The team's second-leading scorer will be eligible to return to the active roster a week from today, but that seems unlikely. If nothing else, Van Exel promises to be patient this time, saying he will work on strengthening the muscles around the surgically repaired knee.

    "I'm so frustrated right now, not helping the team, it's killing me," he said of a recent stretch in which he failed to hit at least half his shots in 11 consecutive games. "I don't know how long I'm going to be out."

    Jamison's fine with role as sixth man

    On Oct. 20 -- eight days before the season opener against the Lakers in Los Angeles -- the Mavericks picked up three-time All-Star forward Antoine Walker in a trade with Boston. Walker immediately moved into the starting lineup, and Jamison became the early season favorite for the NBA's Sixth Man of the Year Award.

    At the time, Jamison embraced the deal. He said Walker's arrival not only added another weapon to a team fill with weapons, but that moving to the bench also allowed him to adopt a score-first, everything-else-second approach.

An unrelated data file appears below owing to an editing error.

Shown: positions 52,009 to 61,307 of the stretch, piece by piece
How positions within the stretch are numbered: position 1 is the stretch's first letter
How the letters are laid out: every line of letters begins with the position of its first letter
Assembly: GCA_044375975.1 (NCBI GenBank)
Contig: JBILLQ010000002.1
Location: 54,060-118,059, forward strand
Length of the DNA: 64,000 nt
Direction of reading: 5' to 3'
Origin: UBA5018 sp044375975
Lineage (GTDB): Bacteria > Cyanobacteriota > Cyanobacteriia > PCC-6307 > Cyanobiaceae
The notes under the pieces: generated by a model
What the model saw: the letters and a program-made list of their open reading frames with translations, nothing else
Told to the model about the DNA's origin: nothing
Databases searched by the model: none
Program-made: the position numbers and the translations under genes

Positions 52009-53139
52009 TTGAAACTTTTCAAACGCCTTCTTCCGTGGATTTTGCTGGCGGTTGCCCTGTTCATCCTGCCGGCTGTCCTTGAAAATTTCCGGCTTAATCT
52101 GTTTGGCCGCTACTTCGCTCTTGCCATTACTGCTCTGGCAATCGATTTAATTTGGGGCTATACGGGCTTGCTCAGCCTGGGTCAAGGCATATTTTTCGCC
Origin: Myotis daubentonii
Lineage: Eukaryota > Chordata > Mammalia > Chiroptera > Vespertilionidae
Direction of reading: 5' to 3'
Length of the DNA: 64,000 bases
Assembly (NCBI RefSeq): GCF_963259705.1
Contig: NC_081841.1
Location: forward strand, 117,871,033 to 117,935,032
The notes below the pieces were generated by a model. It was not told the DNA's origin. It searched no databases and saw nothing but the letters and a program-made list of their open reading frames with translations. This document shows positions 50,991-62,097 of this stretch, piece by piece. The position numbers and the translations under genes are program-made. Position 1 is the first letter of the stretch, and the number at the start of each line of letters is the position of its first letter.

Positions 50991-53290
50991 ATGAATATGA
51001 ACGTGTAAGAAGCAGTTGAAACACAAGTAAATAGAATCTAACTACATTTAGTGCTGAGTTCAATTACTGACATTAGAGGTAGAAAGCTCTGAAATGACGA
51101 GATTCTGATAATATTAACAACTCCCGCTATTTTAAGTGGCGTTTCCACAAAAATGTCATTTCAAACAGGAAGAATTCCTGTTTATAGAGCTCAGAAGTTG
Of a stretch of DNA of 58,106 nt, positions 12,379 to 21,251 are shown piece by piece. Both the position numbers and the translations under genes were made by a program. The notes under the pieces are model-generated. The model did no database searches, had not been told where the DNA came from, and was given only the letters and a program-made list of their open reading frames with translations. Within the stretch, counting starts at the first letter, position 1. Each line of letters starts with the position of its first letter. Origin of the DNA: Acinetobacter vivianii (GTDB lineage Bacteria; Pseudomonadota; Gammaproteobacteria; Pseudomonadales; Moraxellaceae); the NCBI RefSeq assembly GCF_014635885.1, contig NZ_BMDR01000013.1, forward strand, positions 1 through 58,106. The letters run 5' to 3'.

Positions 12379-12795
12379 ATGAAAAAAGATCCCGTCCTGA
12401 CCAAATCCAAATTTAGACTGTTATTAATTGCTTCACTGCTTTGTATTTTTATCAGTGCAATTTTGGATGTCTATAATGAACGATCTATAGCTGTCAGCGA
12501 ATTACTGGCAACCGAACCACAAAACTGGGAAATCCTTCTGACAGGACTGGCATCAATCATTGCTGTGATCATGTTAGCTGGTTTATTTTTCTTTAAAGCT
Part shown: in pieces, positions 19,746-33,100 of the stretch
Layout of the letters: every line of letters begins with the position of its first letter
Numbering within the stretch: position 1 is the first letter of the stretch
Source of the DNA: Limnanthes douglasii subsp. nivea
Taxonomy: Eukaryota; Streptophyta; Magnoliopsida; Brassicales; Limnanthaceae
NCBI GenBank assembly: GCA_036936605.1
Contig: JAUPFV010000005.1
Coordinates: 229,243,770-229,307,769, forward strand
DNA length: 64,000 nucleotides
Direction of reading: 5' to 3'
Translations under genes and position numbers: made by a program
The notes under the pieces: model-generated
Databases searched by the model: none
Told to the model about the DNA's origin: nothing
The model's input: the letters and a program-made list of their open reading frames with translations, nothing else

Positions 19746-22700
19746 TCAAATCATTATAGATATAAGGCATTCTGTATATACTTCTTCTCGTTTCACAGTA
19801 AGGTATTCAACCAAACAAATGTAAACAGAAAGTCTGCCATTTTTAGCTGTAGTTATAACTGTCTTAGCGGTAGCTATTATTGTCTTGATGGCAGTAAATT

Three months later, he's still fine with it.

    "I just looked at it as a situation where I get the opportunity to win a lot more," he said. "When you're on a team like this, you need certain guys to sacrifice and I didn't really think it was a problem."

    Jamison said the toughest adjustment he has had to make coming off the bench has been adjusting to the flow of the game.

    "When you come off the bench, the game already is at a certain tempo that you have to try and match," Jamison said. "After four and a half years as a starter, coming off the bench was definitely something new and something that I had to get comfortable with all over again.

    "I'm happy, man. I can't complain at all. Things happen for a reason, and hopefully I'll be here for a while and we can get things rolling."

    Loss leaves Pop peeved